For over 50 years, Jim Brown has witnessed -- and fought against -- decades of injustice against African Americans in the United States. And, at age 84, the Hall of Fame running back has maintained a watchful eye on the recent efforts to combat systemic racism and social inequality.
On Friday, the NFL legend and civil rights activist sat down with NFL Network's Steve Wyche on NFL Total Access to share his perspective on what's been happening in America.
"I think it's fantastic. I think it was needed. The events that occurred were very shocking and it brought a lot of people together," said Brown of the movement. "And when you think of African Americans and you think of Caucasians, to see them work together, to see the young people work together, it does my heart good."
Brown is the product of an era where such teamwork was seen as a nearly-impossible goal. Many of the issues he and his contemporaries, titans like Muhammad Ali and Bill Russell, sought to correct during their heyday are still prevalent today. As easy as it is to write off the black-and-white highlight reel that accompanies nearly every mention of his name as "ancient history", Brown played his last game on January 2, 1966, which was only 54 years ago.
The effects of centuries of oppression are still felt in modern society but, to Brown, who experienced the atrocities of Jim Crow laws growing up and throughout his playing days, today's generation has a greater chance to shed the weight of the past and build stronger leaders than ever before.
"We sometimes forget that a couple hundred years ago we were involved in slavery and that's very difficult to pull out from under. But what's happened now is that you have a new generation, that generation will be able to surpass those memories of slavery and bring about a new awareness," he told Wyche. "When you see a Caucasian and an African American together or working for the right thing that really tells you that we're in a different era and that there are things that we can possibly do to bring about positive change."
But what exactly is helping to bring about this change, especially as it relates to the wide array of fearless athletes who have been vocal about wanting justice? Brown told Wyche, "These youngsters know that they count, they're educated and they're determined and they know that this country needs them to be able to step up and take a leadership role."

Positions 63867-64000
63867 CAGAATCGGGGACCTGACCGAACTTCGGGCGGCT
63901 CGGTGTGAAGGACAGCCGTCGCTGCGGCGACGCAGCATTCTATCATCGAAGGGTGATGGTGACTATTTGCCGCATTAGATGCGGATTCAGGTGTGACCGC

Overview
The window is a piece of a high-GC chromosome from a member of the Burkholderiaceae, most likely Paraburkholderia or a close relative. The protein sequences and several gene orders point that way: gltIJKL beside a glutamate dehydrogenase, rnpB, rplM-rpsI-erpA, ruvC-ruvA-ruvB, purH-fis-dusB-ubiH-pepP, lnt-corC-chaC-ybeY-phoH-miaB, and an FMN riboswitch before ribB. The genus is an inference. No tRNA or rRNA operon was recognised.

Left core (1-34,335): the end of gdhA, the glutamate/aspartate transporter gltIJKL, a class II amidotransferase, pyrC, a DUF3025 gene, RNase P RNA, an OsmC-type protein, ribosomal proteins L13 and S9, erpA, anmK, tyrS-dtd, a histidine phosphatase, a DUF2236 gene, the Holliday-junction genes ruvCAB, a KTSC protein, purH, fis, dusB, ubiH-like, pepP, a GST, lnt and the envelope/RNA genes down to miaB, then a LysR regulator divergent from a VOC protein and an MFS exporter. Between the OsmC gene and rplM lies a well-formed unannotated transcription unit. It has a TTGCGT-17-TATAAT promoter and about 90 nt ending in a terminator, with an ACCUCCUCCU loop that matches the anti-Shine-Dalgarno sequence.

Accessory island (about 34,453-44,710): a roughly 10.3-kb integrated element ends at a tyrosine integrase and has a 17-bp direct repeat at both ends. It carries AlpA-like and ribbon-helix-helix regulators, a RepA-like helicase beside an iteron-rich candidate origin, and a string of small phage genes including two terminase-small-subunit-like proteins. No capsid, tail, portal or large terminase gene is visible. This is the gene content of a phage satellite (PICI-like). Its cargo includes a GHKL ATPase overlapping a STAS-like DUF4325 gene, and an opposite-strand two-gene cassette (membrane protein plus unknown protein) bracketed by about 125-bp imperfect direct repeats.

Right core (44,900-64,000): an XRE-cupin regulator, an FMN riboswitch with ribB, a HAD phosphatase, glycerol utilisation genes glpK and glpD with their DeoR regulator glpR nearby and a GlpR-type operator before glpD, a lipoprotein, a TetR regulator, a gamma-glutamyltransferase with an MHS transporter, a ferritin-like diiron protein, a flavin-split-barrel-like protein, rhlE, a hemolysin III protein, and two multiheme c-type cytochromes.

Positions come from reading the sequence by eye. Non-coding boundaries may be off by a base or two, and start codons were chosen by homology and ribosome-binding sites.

The importance of education is a platform Brown has stood on for many years. From his founding of the Black Economic Union, a nonprofit which cultivated Black entrepreneurs, in 1968 and his establishment of the Amer-I-Can Program, which helped gang members and at-risk youth improve their lives through academics, in 1988, Brown has more than proven how much he values education. He reiterated as much on Friday.
"When you look at what makes the world go 'round, you really must understand education and economic development. So when you put [the two] together, you can advance the masses of people. What's happening right now is that we're starting almost a new movement. You got young people, which you always should have, but you have young people now that are motivated for the right thing and I think they're going to be leading us into this new era of change."
As we've seen multiple times, athletes have been among the young leaders in communities all over the country. The optics of this involvement suggests that more white athletes are offering their support more than ever. When asked for his take on the matter, Brown praised the harmony he's seen.
"What you have now is some young white people, young white athletes who have gone beyond the whole racial thing. They don't look at themselves as white or they don't look at themselves as privileged; they look at themselves as Americans and that they have an obligation. And they look at the African American situation and they see certain cases that make their stomach turn over," he said. "They are out there because they are good human beings and they know if they're out there it's going to be more effective. So what you have is an outstanding group of young people, an era of fantastic young people that are steadily out there taking a chance and bringing about more power to the movement."
Change is slowly being realized in some parts of the U.S., but it's going to take more power to get to where we need to be. As things continue to progress, it's important to not lose sight of the team effort it's going to take to get to the other side. Brown remains encouraged by where things are headed.
"What we have going now is great because it's interracial. It is white and African American and when you get those two combinations together, you cannot lose. Because there's a talent in both white and Black but when they have their heads together politically or when dealing with the movement and it's the right movement, that's a wonderful thing because it tells us that, at some point, it's gonna bear fruit."